Due to NCAA rules, his job doesn’t allow him to go off campus to recruit, but Gallup does help when recruits are brought to campus. He meets with all the families, makes presentations to visiting groups, and discusses BC’s tradition. He’s even closer with the alumni. Current head coach Steve Addazio can see when former players come back that they’re excited to be there and that Gallup has a good rapport with them. The relationships are what make him excited to come to work every day.

It’s not just the players with whom Gallup has a strong bond-it’s the coaches, too. Gallup has worked for seven different head coaches in his career. It was Tom O’Brien who eventually got him to return to his alma mater.

“I’ve got to get you back to BC,” O’Brien told him after Northeastern lost at BC 33-22 in October of 1999.

The prospect came up again that spring, and it took a few weeks for Gallup to decide. His wife, Victoria, asked him if he was sure he wanted to give up coaching the players on the field, and he wasn’t, but it was a chance to get back to BC, and it was a more stable situation. For Gallup, it was the right time to return. Since then, he’s stuck around through three head coaching changes in the last seven years, but he says the latest one, with Addazio, was different.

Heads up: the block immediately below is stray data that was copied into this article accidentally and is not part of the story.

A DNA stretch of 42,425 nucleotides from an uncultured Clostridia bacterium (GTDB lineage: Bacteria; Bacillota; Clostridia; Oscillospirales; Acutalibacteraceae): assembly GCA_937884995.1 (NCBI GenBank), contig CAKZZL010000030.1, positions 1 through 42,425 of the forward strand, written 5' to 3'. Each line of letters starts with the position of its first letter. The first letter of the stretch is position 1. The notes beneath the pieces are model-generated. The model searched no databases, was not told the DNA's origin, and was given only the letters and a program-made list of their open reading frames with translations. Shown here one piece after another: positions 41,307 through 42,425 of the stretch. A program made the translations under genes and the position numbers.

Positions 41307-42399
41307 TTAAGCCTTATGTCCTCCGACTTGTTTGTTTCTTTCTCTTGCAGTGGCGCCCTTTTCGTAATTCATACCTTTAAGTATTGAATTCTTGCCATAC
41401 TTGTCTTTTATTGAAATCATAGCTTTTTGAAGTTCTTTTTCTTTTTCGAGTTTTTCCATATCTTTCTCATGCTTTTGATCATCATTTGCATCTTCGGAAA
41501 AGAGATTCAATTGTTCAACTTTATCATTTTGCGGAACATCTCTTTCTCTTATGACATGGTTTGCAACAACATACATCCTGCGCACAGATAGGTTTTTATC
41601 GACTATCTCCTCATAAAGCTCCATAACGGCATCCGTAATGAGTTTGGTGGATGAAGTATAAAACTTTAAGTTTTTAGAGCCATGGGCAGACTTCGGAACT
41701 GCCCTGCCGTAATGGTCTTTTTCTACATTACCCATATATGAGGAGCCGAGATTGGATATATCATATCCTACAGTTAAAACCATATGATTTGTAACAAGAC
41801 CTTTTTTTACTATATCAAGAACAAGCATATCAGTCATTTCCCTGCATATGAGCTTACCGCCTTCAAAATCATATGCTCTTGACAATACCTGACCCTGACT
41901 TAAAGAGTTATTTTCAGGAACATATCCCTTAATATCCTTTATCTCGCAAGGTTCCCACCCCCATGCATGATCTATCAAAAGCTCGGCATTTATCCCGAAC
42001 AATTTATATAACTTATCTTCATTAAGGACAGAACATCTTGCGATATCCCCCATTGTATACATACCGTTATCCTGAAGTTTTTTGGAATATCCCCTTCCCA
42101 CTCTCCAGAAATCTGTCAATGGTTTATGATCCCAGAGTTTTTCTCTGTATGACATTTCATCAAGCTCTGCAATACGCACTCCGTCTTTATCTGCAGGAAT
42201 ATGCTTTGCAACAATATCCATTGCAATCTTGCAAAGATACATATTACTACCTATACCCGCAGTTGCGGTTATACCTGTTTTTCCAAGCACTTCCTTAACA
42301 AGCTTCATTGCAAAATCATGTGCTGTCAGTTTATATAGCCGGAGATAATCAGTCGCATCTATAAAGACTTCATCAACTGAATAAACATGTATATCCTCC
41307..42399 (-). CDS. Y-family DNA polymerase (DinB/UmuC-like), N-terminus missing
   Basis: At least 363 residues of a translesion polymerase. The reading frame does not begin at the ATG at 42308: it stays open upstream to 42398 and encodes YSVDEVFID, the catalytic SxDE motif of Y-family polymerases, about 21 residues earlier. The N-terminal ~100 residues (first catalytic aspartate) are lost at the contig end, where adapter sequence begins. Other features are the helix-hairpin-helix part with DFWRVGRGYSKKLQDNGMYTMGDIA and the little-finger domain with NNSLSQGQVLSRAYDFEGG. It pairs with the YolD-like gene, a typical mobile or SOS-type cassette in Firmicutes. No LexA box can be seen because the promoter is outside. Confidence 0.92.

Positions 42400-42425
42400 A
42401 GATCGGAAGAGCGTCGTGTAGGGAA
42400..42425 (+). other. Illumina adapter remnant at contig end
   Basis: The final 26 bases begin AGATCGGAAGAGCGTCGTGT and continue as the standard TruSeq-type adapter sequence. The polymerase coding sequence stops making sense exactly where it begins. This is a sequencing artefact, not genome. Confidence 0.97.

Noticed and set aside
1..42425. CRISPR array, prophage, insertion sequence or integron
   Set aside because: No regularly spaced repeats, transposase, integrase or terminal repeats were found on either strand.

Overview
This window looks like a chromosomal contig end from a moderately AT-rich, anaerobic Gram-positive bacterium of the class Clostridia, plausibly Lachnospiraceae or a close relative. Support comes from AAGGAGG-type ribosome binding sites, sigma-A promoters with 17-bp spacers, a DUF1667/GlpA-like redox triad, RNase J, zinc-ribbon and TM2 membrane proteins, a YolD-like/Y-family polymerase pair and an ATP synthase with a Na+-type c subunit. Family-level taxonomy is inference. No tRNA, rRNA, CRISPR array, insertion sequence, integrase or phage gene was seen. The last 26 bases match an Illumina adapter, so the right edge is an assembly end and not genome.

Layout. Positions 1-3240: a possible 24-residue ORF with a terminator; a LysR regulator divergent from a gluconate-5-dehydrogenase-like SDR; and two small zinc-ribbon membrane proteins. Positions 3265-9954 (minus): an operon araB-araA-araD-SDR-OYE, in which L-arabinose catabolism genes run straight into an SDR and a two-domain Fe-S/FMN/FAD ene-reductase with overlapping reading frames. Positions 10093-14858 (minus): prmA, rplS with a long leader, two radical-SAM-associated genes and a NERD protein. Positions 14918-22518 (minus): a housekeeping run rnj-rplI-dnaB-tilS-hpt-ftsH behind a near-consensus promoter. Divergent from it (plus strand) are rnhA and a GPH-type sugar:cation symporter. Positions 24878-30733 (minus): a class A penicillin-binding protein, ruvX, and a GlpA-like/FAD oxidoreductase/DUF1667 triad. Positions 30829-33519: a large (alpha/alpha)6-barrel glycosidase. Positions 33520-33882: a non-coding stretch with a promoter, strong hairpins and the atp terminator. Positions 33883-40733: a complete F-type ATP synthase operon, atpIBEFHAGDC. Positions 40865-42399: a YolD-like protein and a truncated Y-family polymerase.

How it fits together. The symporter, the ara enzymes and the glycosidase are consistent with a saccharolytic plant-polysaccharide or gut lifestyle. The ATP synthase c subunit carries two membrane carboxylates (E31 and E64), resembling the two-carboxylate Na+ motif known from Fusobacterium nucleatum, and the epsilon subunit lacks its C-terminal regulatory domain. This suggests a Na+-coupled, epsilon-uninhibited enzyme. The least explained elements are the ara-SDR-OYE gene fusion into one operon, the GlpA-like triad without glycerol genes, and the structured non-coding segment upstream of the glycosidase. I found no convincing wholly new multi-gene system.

“[Jeff Jagodzinski] had never been a head coach,” Gallup said. “I would say, ‘Okay, this is how we did it under Tom O’Brien,’ and he would say, ‘Okay.’ A lot of the stuff was set in stone. We had a good team returning. We didn’t do any radical changes there. Then when [Frank Spaziani] came, we didn’t do many radical changes at all. He was a Tom O’Brien guy. We had done these things for 15 years, we were going to continue to do it. I wish he had brought some ideas. He didn’t do anything different. We just got stale. We didn’t have any change. We didn’t have any life. I’m not criticizing him, but Steve comes in, and he’s got a lot of ideas.”

Gallup and running back coach Al Washington were the only holdovers from Spaziani’s staff to Addazio’s, and Addazio took advantage of Gallup’s vast knowledge of the BC program and how to run a team-Gallup is one of the best at sharing ideas and picking up practices from other teams in the conference. The transition wasn’t always easy, however.

“He’s hard to work for, because he’s demanding, which is fine,” Gallup said. “The program needed discipline, it needed structure. He relies on me a lot, which I like.”

Addazio instituted a lot of changes. The team switched to morning practices, the players wear a shirt and tie to games, and they have a pre-game Mass in Gasson Hall on campus rather than at the team hotel. Some other changes are taking time, though, and Gallup has to remind Addazio to be patient.

“You’ve got to know who to push the buttons with, you’ve got to know how to get it done, and sometimes it’s going to take time,” Gallup said. “Not everything’s going to happen over night. He wants a new indoor facility-okay, we need a new indoor facility-but, it’s going to take time. There’re other things on campus that BC needs. He’s got to understand that.”